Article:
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Marketing crucial to a tourist town

Kathryn Reed, Tahoe Daily Tribune

Tahoe needs all the help it can get.

This may be hard for locals to grasp, but the reality is that without constant marketing of what many residents take for granted, the tourist base would likely evaporate.

It is people like Greg Carson, creative director at Mering and Associates, who make sure Tahoe does not leave people’s minds for long. The Sacramento firm he works for was hired by the Lake Tahoe Visitors Authority to develop an advertising campaign that would fill the hotels here and load cash registers and slot machines.

LTVA Executive Director Bill Chernock told members of Leadership Lake Tahoe last week that the first wave of ads that hit in the spring have generated the results he was looking for. He expects a more comprehensive report at the LTVA board meeting later this month.

Still, the South Shore is hurting. Attracting the destination visitor is a long-term investment that will mean pain in the interim, Chernock said.

“No doubt we felt that this summer,” he said of the lackluster tourist business.

It is well-documented that hotels have a habit of inflating prices on holiday weekends. People come away with the feeling they have gotten ripped off and don’t want to come back. That is one battle that will continue to be fought. And it is one reason many of the power brokers in town believe the supply of rooms needs to be reduced.

“If we reduce the supply, then the higher-end will survive,” Chernock said.

He is willing to lose the $30/night room, while maintaining the stock of $50, $60 and $70 a night rooms that attract families.

“Ten years ago the city decided who the visitors would be (with redevelopment),” Chernock said. “They set the direction. It’s just a question of all the other economic realities.”

It is Chernock’s job to get people here. The difference between the two area visitors authorities and the chambers of commerce is the former bring people to town, while the latter deals with them once they are here.

Money to do this is always a problem. The LTVA’s $3.7 million budget is piecemealed together mostly from Tahoe Douglas Visitors Authority, the city and private funding.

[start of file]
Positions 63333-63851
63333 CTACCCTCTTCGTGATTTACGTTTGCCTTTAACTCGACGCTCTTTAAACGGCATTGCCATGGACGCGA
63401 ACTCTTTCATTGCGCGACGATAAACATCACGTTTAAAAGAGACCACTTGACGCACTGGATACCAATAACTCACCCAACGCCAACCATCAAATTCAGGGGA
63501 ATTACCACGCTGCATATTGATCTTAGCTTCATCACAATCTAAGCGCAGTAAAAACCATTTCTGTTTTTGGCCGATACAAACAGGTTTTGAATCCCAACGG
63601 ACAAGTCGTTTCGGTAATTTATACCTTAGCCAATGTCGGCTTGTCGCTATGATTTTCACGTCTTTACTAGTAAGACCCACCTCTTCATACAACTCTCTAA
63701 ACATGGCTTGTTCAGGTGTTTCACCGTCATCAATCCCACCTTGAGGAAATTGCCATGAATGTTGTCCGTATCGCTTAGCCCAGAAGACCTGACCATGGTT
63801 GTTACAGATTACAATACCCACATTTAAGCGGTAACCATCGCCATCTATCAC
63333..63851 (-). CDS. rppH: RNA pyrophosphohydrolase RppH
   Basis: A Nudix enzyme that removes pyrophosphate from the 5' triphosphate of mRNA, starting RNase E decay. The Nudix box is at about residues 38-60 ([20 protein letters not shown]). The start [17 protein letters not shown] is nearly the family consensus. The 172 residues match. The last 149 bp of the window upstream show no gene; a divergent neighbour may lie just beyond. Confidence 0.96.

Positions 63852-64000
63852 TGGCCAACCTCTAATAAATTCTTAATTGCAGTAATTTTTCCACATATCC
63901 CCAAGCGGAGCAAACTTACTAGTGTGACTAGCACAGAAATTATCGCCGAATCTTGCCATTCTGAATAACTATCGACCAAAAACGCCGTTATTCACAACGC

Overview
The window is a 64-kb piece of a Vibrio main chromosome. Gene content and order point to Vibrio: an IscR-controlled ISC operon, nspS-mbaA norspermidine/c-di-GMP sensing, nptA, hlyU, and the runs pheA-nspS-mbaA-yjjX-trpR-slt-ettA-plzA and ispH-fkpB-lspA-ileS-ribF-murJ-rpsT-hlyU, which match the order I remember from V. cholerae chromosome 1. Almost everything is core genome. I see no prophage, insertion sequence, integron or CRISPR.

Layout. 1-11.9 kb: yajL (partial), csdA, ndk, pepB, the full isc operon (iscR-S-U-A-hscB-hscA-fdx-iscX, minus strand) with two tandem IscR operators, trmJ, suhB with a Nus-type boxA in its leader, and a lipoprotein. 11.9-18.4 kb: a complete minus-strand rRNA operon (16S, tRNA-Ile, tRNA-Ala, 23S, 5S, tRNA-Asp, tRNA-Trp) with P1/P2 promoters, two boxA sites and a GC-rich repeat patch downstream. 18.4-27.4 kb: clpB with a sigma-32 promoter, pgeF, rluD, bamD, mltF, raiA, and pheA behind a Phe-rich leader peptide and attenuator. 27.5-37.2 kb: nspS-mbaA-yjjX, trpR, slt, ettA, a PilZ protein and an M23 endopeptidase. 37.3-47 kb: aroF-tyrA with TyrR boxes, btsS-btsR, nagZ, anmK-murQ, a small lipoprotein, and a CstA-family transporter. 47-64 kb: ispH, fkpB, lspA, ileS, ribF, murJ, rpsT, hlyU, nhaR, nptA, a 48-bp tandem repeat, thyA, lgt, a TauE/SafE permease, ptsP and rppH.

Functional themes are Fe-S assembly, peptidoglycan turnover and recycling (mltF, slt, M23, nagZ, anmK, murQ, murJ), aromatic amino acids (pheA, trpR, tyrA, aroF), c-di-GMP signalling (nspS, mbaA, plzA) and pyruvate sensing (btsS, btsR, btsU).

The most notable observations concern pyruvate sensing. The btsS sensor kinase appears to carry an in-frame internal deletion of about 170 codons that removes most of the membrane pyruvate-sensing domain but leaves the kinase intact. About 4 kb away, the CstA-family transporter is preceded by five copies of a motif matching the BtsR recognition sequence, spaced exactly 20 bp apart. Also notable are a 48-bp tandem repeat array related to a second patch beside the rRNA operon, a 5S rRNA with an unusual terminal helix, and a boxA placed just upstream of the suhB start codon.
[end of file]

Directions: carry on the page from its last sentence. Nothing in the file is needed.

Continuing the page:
It is not much to work with when compared to what Thunder Valley Casino is doling out. The Indian gaming establishment off Interstate 80 near Lincoln spent $6 million to $8 million before it opened earlier this summer. Now it is spending $1 million to $2 million a month in advertising, according to Chernock. These estimates were provided to him by industry observers.

When it comes to gross revenue, Thunder Valley is projected to rake in $400 million a year, according to Chernock. This compares to the South Shore casinos with a combined gross of $330 million a year in gaming.

Even though Reno is expected to feel the pain of the California gaming site more than Tahoe, there is no doubt Indian gaming is a worry to all in tourism.

“We had seen the threat of Indian gaming several years ago,” Chernock said. “Seven to nine years ago we said we can’t just be a gaming resort, yet our efforts were falling short.”

From there the LTVA and TDVA got together to find an advertising partner. Mering and Associates became that partner. They came up with an ad campaign that appealed to people’s emotions.

The Blue World is even becoming part of the local vernacular, not just a message to tourists.

Television ads have only aired on NBC during the American Century Celebrity Golf Championships. The Web site was launched in May. All advertising directs people to the Web site and an 800 number. The Monday after the tournament ended the Web site received the most hits to date — 18,000.

“As soon as we can afford it we’ll put another one on,” Chernock said.

In the meantime, print ads are still in publications such as Sunset and travel specific magazines.

— Kathryn Reed may be reached a kreed@tahoedailytribune.com or (530) 541-3880, ext. 251.


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